Wochner said the adjustment to a new country has been a difficult one.
“It’s been very different, especially the culture,” Wochner said. “The most different thing has been mostly everything basically.”
Wochner said his enjoyment of golf has helped his mental health.
“I don’t want to be overfocused on the golf course but I’d rather have fun and just play golf,” Wochner said. “Either you hit a good or a bad bad shot so why not get it over with quicker instead of thinking about a whole lot. Just hit the shot, it’s either a good one or a bad one. Basically, just have fun with it. That’s the biggest difference I’ve had over the last three weeks.”
Gretchen Torline has served as the Director of Athletic Academic Services for WSU Athletics for the past 30 years. Torline said that she has seen plenty of mental health issues take place during her time at WSU especially with what the student-athletes have to juggle with their workload.
“I’ve seen it all along, I think students in general it’s tough even if they’re working a full-time job and taking a full load of classes, it’s a lot,” Torline said. “I think some of them put a lot of pressure on themselves. It is like a full-time job with everything that they have to do with practice and conditioning and athletic training. They have a lot of stuff to do.”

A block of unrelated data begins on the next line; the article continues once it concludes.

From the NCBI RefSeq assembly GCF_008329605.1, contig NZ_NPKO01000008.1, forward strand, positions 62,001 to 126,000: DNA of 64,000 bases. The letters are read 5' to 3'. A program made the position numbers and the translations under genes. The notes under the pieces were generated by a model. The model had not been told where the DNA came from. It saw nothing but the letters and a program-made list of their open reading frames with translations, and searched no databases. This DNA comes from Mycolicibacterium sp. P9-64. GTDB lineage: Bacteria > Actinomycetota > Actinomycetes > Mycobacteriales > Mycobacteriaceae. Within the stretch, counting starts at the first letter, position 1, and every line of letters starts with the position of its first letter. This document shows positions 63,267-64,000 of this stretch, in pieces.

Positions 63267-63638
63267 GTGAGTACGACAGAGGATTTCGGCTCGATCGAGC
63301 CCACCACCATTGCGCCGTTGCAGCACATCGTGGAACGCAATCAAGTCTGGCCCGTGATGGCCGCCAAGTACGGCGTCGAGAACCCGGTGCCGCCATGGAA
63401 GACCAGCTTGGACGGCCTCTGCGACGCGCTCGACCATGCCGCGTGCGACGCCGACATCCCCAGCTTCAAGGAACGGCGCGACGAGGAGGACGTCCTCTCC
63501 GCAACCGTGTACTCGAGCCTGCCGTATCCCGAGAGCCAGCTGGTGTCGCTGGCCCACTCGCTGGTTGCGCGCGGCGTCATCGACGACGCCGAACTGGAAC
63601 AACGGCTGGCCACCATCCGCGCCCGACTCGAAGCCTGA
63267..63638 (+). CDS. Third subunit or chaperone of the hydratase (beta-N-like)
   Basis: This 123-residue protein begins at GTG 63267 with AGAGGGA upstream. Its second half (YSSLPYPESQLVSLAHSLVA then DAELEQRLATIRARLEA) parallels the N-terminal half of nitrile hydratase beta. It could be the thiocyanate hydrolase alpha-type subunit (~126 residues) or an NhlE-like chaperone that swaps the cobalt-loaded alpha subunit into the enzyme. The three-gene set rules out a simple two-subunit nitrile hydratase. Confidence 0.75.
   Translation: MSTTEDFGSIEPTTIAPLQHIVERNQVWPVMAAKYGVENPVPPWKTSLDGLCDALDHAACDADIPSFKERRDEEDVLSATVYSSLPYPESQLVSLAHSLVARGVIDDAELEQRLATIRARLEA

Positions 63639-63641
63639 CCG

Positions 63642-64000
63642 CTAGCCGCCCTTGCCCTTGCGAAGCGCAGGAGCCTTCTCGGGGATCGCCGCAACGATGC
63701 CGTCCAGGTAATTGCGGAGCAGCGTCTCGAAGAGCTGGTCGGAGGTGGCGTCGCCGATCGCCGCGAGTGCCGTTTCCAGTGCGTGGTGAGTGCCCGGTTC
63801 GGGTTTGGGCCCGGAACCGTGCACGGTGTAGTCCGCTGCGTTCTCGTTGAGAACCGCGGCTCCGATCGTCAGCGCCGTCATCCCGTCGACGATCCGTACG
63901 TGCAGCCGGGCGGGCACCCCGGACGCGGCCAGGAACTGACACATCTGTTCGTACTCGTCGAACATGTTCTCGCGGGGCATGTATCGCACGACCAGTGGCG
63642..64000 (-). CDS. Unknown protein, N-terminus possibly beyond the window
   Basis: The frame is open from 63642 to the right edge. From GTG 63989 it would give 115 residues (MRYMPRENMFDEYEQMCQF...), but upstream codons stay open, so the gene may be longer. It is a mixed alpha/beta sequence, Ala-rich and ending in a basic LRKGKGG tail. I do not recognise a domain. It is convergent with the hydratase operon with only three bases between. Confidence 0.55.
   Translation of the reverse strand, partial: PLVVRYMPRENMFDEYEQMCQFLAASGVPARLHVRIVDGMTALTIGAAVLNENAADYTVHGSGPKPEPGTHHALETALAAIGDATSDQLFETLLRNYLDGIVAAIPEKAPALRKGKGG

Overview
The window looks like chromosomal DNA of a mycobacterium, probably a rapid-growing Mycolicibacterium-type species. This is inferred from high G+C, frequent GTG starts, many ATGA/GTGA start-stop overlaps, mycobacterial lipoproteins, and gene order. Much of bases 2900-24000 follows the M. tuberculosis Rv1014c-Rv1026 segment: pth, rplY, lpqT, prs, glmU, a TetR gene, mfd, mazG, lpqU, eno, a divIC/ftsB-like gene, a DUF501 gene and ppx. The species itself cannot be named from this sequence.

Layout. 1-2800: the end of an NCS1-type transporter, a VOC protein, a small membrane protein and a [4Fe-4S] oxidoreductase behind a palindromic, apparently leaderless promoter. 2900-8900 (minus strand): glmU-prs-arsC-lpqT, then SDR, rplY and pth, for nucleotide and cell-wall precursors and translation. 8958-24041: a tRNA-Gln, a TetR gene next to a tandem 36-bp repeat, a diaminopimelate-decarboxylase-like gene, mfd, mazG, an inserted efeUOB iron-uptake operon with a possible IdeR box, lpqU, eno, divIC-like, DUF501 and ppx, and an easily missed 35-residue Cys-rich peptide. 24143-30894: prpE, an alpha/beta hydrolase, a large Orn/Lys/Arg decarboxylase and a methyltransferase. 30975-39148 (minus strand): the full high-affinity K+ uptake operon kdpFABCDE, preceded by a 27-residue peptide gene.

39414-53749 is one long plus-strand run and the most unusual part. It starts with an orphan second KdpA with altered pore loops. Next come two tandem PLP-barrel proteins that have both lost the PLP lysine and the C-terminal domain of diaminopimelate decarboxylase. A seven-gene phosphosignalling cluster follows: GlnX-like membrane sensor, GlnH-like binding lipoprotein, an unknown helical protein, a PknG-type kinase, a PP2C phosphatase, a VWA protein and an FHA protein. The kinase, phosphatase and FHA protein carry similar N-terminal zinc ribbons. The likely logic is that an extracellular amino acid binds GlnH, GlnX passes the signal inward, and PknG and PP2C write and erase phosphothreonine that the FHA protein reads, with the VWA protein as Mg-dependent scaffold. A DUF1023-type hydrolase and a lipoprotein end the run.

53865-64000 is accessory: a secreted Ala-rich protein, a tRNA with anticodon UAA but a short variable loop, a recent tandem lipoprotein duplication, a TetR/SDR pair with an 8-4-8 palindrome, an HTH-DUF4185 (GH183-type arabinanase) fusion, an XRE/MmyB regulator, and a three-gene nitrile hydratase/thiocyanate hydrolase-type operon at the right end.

Torline said COVID-19 hit student-athletes especially hard at the onset because they sports taken away from them. But even after they came back, the athletes were constricted to a “bubble” environment, which played an even greater factor on their mental health.
“They had sports taken away but even when they came back, they could practice and compete, they couldn’t go out and see people,” Torline said. “I know I talked with some men’s basketball players when the season was over and especially the new kids felt like they missed out on a lot. They just never got a feeling of the true experience of being in college and competing.”
Torline said that virtual learning hit her athletes especially hard and the chance that next semester will have face-to-face learning has excited many of them.
“That was a huge struggle for a lot of my student-athletes,” Torline said. “It’s hard. They really didn’t like learning virtually. You can’t connect and you don’t have that interpersonal communication with your professor and other students in the class.”
Torline said that having these athletes become more open about their mental health struggles can further help eliminate the stigma around.
“It’s very important and that’s why we try to do a lot of education with them and let them know that talking about it and letting people know that you’re struggling mentally is not anything of a sign of weakness,” Torline said. “That’s kind of hard for athletes sometimes, they want to be strong and tough and push through and they have some issues that they feel is a sign of weakness. I think the stigma is going away on that and we hope more and more.”
This story was produced by WSU’s Advanced News Reporting class as part of the Wichita Journalism Collaborative, a partnership of seven media companies, including The Sunflower, working together to bring timely and accurate news and information to Kansans.
This article was republished here with the permission of: The Sunflower